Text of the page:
Conversion of CoCos pose challenge for Piraeus Bank

Developments seem to be accelerating after a group of shareholders announced their proposal for a share capital hike at the bank, accompanied by a series of terms and conditions that make its implementation difficult.

Things are heating up for Piraeus Bank as talks get underway between the management - shareholders - supervisory authorities and the government to decide on the lender’s share capital increase.

Developments seem to be accelerating after a group of shareholders announced their proposal for a share capital hike at the bank, accompanied by a series of terms and conditions that make its implementation difficult. Late yesterday afternoon, Piraeus, with its share ending the session down 24.26%, announced that it has no intention to proceed with a capital hike in the near future.

Sources indicate that the most probable scenario for the next day at the bank is the conversion of 2 billion euros of contingent convertible debt (CoCos) issued during the 2015 recapitalization, into shares, which will lead to an increase in the HFSF’s participation stake from 26.3% currently to 61.3%.

It is noted that according to the contract on CoCos, they can be converting into shares in one of 3 cases:

1. If the core capital ratio (CET1) falls below the 7% threshold.
2. If the bank does not repay two of the provided coupons.
3. If it cannot repay the total value of CoCos in 2022.

Officially, Piraeus Bank has not changed its plan to pay the CoCo's coupon next December, amounting to 165 million euros. However, there are strong indications that the supervisory authority does not favor repayment, considering that the priority is to strengthen the bank's capital and accelerate its balance sheet consolidation effort. According to sources, the SSM considers that the coupon cannot be repaid due to the relevant ban imposed by the supervisory authority, which prohibits banks from distributing dividends, repaying capital or buying own shares, for as long as the banks are receiving support to deal with the pandemic.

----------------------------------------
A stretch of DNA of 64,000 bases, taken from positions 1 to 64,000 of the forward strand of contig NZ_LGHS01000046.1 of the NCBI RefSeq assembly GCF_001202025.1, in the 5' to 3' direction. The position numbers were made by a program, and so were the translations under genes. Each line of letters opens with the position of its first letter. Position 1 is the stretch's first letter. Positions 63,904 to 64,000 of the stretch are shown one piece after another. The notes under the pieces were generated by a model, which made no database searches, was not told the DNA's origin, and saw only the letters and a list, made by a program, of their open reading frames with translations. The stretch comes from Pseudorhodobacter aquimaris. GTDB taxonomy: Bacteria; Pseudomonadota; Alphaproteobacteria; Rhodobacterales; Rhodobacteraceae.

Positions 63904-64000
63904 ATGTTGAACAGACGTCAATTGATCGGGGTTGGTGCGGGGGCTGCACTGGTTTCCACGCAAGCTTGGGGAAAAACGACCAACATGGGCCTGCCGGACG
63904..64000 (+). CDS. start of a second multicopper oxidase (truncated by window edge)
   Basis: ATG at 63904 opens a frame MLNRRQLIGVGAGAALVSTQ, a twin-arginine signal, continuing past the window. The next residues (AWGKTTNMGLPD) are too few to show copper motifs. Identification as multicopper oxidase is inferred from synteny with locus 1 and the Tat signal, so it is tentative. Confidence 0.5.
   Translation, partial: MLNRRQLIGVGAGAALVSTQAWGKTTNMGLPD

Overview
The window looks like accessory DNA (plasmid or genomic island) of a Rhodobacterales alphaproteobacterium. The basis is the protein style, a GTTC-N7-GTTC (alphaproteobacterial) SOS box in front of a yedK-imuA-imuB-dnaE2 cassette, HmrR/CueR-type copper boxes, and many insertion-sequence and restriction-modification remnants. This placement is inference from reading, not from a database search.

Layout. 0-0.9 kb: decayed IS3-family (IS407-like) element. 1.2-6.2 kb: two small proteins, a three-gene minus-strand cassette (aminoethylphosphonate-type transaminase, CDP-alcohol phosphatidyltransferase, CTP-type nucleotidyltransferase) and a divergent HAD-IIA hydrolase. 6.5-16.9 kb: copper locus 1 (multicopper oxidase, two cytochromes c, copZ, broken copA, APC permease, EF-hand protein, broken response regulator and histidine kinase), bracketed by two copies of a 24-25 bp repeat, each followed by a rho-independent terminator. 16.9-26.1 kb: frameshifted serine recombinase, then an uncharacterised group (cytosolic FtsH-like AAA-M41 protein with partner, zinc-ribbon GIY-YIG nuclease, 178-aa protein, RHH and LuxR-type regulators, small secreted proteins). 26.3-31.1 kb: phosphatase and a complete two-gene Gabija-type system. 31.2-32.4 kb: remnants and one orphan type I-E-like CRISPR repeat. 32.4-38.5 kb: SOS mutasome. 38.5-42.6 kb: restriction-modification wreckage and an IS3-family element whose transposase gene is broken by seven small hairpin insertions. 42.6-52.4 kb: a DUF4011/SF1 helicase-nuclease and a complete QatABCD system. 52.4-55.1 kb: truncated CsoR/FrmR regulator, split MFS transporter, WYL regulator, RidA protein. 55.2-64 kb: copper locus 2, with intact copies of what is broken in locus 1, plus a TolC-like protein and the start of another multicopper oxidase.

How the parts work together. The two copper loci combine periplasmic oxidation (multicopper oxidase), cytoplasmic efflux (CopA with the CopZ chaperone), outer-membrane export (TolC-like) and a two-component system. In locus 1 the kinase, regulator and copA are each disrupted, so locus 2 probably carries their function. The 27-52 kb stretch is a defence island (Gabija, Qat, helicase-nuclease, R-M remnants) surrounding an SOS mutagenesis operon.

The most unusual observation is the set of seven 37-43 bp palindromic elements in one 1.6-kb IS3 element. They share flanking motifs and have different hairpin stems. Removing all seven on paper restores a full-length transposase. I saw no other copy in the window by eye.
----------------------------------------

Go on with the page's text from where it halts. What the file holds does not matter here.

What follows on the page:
Based on current data, there are some estimates that due to the large capital amounts needed by Piraeus Bank to consolidate its balance sheet, it is impossible to pay the three coupons (2020-2022) totaling 495 million euros and the 2 billion euros of CoCo's.

In any case, if SSM does not accept the repayment of 165 million euros next December, then it will be the second non-payment of a coupon activating the conversion of CoCo's into shares. This will not only solve the CoCos issue, which is a source of uncertainty for the bank, but will save the lender an additional 500 million from the non-payment of coupons.

The administration of Piraeus Bank has submitted proposals for the postponement of the repayment of CoCos, or its replacement with other tools, proposals that have not been accepted, in line with the HFSF’s position. Thus, Piraeus Bank is very likely to pass to state control and in the second year the government will consider selling its stake to individuals.